Plaintiff for failure to assert a cognizable claim.
See Original Action [ECF No. 68 at 12]. Belize Trust
responded to the Order to Show Cause and filed a Motion to
Amend its Complaint to include new events of sewage back-up
and to consolidate its complaint in the two related actions;
the Individual Defendants filed a Motion For Partial Summary
Judgment Regarding Claims Against Board of Directors
Defendants (“Motion for Partial Summary
Judgment”) on the basis of claim-splitting.
See Original Action [ECF Nos. 76; 79; 80].
23, 2017, the court issued a Memorandum Opinion and Order
granting summary judgment in favor of AMCA and against
Plaintiff pursuant to Rule 56(f) of the Federal Rules of
Civil Procedure for failure to state a cognizable claim,
denying Plaintiff's request to amend its Complaint, and
denying without prejudice the Individual Defendants'
Motion for Partial Summary Judgment. See Original
Action [ECF No. 85]. In doing so, the court severed the
instant action against the Individual Defendants from the
Original Action, stating,
the most appropriate course of action is to sever the
Individual Defendants from this action and re-open Civil
Action No. 16-cv-2078 so that any claims, and motions related
to those claims, proceed therein. . . . The Parties should
meet and confer as to any proposed amendments to the
operative pleading in Civil Action No. 16-cv-2078, and to
facilitate a robust discussion between the Parties regarding
what claims will proceed in that action.
[Id. at 14].
then moved to file its First Amended Complaint
(“FAC”) in the instant action, which the court
granted on July 28, 2017. [#38]. The FAC is the operative
complaint in this matter. The Individual Defendants responded
to the FAC by filing the instant Motion to Dismiss arguing
for dismissal pursuant to Rule 12(b)(6) based solely on the
doctrine of claim preclusion. [#39]. Plaintiff has since
filed its Response [#43] and the Individual Defendants their
Reply [#45]. The Motion is now ripe for resolution.
Rule 12(b)(6) a court may dismiss a complaint for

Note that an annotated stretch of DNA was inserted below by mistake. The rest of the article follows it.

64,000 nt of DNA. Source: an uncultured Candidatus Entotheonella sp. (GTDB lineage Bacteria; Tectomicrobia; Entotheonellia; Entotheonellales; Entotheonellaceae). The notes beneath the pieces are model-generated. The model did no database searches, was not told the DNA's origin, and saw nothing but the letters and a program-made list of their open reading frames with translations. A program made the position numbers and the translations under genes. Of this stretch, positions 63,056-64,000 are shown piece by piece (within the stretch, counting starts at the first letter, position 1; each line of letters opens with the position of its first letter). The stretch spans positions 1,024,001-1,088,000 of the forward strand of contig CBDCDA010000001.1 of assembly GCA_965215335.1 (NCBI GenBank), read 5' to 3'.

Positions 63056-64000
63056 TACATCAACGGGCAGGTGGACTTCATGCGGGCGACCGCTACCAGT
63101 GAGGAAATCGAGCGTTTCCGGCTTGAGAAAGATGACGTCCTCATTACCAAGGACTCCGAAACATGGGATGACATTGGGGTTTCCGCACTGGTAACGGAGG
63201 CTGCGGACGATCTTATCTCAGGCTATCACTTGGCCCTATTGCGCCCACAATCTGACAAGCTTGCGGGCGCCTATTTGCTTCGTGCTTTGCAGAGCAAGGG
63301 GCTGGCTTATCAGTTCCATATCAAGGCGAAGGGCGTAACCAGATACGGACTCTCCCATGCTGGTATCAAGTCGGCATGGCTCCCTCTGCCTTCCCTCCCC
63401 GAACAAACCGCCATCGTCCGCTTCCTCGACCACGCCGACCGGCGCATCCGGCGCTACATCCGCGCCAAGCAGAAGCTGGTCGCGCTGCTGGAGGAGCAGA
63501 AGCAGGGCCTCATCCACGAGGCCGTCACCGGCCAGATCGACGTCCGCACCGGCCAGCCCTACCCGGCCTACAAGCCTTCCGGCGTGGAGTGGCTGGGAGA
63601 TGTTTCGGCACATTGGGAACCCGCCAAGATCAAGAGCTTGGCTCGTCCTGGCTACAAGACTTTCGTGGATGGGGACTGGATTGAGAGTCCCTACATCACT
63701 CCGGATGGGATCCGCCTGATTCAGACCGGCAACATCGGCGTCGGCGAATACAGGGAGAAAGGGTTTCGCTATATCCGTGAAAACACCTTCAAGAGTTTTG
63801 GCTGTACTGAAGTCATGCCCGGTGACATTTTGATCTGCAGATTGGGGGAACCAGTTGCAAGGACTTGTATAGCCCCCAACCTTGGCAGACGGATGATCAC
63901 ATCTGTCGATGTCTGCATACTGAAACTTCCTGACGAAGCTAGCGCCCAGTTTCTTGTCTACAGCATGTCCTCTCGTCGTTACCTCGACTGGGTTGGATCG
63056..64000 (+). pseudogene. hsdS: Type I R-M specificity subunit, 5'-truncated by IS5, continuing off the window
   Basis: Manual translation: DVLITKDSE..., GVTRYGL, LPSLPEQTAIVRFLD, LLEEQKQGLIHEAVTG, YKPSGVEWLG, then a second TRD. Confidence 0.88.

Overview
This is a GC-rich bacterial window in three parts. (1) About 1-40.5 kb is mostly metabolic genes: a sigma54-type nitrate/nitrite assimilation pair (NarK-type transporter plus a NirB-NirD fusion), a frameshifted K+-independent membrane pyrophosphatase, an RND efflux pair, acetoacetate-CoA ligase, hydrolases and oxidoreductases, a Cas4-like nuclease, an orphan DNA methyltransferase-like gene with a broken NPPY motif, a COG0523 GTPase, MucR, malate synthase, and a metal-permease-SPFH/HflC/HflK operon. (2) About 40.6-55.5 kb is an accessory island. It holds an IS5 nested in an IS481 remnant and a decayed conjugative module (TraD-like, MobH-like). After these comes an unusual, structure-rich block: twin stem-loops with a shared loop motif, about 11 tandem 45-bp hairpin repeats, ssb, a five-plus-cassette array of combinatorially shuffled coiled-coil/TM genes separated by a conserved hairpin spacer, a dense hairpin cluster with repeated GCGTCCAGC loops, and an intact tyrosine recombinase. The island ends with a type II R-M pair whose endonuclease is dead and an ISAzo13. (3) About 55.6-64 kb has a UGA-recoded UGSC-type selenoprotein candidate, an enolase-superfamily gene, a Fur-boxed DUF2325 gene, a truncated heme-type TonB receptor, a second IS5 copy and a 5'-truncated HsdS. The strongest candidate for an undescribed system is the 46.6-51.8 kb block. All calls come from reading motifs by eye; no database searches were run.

“failure to state a claim upon which relief can be
granted.” Fed.R.Civ.P. 12(b)(6). In deciding a motion
under Rule 12(b)(6), the court must “accept as true all
well-pleaded factual allegations . . . and view these
allegations in the light most favorable to the
plaintiff.” Casanova v. Ulibarri, 595 F.3d
1120, 1124 (10th Cir. 2010) (quoting Smith v. United
States, 561 F.3d 1090, 1098 (10th Cir. 2009)). A
plaintiff, however, may not rely on mere labels or
conclusions, “and a formulaic recitation of the
elements of a cause of action will not do.” Bell
Atlantic Corp. v. Twombly, 550 U.S. 544, 555 (2007).
Rather, “a complaint must contain sufficient factual
matter, accepted as true, to state a claim to relief that is
plausible on its face.” Ashcroft v. Iqbal, 129
S.Ct. 1937, 1949 (2009); see also Robbins v.
Oklahoma, 519 F.3d 1242, 1247 (10th Cir. 2008)
(explaining that plausibility refers “to the scope of
the allegations in a complaint, ” and that the
allegations must be sufficient to nudge a plaintiff's
claim(s) “across the line from conceivable to
plausible.”). The ultimate duty of the court is to
“determine whether the complaint sufficiently alleges
facts supporting all the elements necessary to establish an
entitlement to relief under the legal theory proposed.”
Forest Guardians v. Forsgren, 478 F.3d 1149, 1160
(10th Cir. 2007).